• Abort

  • End

    • end of commit or abort

  • Compensation Log Records (CLRs)

    • for UNDO actions

LogRecord fields:

update

records

only


Other log related state

Other Log-Related State

  • Transaction table:

    • one entry per active Xact

    • contains XID, status (running/committed/aborted), and lastLSN

  • Dirty page table:

    • one entry per dirty page in buffer pool

    • contains recLSN -- the LSN of the log record which first caused the page to be dirty


Normal execution of an xact

Normal Execution of an Xact

  • Series of reads & writes, followed by commit or abort

  • Strict 2PL

  • STEAL, NO-FORCE buffer management, with write-ahead logging


Checkpointing

Checkpointing

  • Periodical checkpoint:

    • minimize the (analysis) time to recover from system crash

  • Write to log:

    • begin_checkpointrecord: indicates when chkpt began

    • end_checkpointrecord: contains current xact table and dirty page table. `Fuzzy checkpoint’:

      • other xacts continue to run; these tables accurate only as of the time of the begin_checkpointrecord

      • no attempt to force dirty pages to disk

    • effectiveness limited by earliest recLSN in dirty page table

      • oldest unwritten change to a dirty page

      • so a good idea to periodically flush dirty pages to disk!

  • Store LSN of chkpt record in master record


Big picture what s stored where

prevLSN

XID

type

pageID

length

offset

before-image

after-image

Big Picture: What’s Stored Where

LOG

RAM

DB

LogRecords

Xact Table

lastLSN (last log)

status

Dirty Page Table

recLSN (first log)

flushedLSN

Data pages

each

with a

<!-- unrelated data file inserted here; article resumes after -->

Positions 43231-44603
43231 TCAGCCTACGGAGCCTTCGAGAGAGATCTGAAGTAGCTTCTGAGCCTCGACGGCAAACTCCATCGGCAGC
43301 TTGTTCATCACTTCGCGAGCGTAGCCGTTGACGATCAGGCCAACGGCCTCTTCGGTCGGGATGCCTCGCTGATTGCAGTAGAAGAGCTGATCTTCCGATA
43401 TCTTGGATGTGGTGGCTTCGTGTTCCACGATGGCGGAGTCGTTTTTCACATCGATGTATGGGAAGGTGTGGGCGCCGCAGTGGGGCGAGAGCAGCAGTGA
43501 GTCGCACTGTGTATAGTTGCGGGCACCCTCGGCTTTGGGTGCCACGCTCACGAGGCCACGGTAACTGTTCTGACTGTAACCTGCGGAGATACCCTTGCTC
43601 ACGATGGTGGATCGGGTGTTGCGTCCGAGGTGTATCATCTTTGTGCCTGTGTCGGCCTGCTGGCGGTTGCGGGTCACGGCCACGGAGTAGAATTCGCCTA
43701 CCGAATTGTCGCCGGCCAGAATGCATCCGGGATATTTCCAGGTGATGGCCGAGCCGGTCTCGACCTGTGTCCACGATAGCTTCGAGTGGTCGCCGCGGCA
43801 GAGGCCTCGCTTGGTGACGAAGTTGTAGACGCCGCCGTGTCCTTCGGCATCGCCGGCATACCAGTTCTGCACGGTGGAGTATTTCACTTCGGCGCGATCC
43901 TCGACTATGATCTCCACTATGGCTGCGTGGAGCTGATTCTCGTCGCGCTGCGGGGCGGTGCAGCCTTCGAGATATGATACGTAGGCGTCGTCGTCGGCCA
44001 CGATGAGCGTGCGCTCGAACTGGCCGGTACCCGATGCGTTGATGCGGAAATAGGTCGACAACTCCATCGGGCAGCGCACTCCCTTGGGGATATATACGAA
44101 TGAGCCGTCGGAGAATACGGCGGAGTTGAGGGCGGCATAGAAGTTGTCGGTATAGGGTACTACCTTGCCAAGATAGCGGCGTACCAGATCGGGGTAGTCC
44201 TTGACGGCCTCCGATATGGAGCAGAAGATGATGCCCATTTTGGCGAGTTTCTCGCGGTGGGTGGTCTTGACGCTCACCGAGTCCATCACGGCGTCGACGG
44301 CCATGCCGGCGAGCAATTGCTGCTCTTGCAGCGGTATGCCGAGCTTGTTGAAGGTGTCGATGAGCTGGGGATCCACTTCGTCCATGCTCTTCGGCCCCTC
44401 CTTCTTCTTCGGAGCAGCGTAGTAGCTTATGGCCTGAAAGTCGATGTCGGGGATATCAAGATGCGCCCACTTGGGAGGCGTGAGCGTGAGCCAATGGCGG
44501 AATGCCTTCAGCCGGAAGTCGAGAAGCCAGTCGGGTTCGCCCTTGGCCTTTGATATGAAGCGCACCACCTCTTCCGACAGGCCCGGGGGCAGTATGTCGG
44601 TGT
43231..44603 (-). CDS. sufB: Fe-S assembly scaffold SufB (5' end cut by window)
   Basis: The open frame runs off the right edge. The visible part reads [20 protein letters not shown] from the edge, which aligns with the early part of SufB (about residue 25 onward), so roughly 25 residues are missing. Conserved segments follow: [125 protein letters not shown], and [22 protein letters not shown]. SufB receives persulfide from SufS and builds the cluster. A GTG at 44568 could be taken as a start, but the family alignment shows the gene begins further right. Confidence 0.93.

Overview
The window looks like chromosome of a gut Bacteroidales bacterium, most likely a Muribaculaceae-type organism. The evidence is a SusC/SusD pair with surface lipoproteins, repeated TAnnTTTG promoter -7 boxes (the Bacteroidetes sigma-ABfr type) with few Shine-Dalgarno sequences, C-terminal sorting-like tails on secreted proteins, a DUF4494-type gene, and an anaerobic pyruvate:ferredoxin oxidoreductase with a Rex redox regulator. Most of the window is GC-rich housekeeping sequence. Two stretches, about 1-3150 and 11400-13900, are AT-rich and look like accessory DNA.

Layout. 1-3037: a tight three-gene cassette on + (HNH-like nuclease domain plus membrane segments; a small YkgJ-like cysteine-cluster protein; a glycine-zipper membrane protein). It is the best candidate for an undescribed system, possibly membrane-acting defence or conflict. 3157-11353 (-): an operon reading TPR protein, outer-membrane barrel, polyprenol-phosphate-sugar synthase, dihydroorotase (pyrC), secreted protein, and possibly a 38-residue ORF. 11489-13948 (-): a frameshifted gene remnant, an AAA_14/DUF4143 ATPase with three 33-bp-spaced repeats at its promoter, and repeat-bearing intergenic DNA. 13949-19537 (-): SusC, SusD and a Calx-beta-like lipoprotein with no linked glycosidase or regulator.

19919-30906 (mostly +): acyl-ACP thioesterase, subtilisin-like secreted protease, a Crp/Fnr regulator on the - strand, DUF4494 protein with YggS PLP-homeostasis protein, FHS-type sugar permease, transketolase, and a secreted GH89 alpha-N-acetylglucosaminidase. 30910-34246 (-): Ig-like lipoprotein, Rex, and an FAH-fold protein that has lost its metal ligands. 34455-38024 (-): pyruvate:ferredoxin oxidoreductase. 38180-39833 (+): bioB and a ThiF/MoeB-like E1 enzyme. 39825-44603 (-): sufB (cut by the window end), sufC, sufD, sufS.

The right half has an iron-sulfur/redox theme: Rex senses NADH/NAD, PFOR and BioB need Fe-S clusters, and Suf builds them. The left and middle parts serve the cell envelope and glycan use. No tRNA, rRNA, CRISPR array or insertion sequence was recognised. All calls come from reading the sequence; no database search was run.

pageLSN

master record


Simple transaction abort

Simple Transaction Abort

  • For now, consider an explicit abort of a xact

    • e.g., validation error, deadlock; no crash involved

  • Play back the log in reverse order,

    UNDOing updates:

    • get lastLSN of xact from xact table

    • can follow chain of log records backward via the prevLSN field

      • can we do so in crash-recovery undoing?

    • before starting undo, write an abort log record.

      • for recovering from crash during undo


Abort cont

Abort, cont.

  • To perform UNDO, must have a lock on data

    • no problem (strict locking)

  • Before restoring old value of a page, write a CLR:

    • you continue logging while you undo

    • CLR has one extra field: undoNextLSN

      • points to the next LSN to undo (i.e. the prevLSN of the record we’re currently undoing)

    • CLRs never undone (but might be redone when repeating history after another crash)

  • At end of UNDO, write an “End” log record.

  • 120 CLR

  • undo 101

  • undonextLSN=98

  • (T1: lastLSN=120)

T1 abort

T1: lastLSN=101

101

98


Transaction commit

Transaction Commit

  • Write commit record to log

  • All log records up to xact’s lastLSN are flushed.

    • guarantees that flushedLSN ³ lastLSN

  • Commit() returns (after synchronous IO)

  • Write End record to log


Crash recovery big picture

Crash Recovery: Big Picture

Oldest log rec. of Xact active at crash

  • Start from a checkpoint (found via master record)

  • Three phases. Need to:

    • figure out which xacts committed since checkpoint, which failed (Analysis).

    • REDOall actions.

      • repeat history

    • UNDO effects of failed xacts.

Smallest recLSN in dirty page table after Analysis

Last chkpt

CRASH

A

R

U


Crash recovery vs transaction abort

Crash Recovery vs. Transaction Abort?

  • What are the differences?


Crash recovery vs transaction abort1

Crash Recovery vs. Transaction Abort?

  • Abort:

    • (state in memory, then) uedo one xact

  • Recovery

    • reconstruct state, then uedo all uncommitted xact

    • reconstruction: analysis + redo

    • undo: must consider global ordering of undos


Recovery analysis phase

Recovery: Analysis Phase

Goal: reconstruct two state tables:

  • xact-table: what xacts to abort (undo)?

  • dirty-page table: where to start redo?

  • (init) Restore state at checkpoint

    • via end_checkpoint record

  • (delta after ckpt) Scan log forward from ckpt

    • End record: remove xact from xact table

    • Other records:

      • add Xact to Xact table, set lastLSN=LSN

      • change xact status if commit seen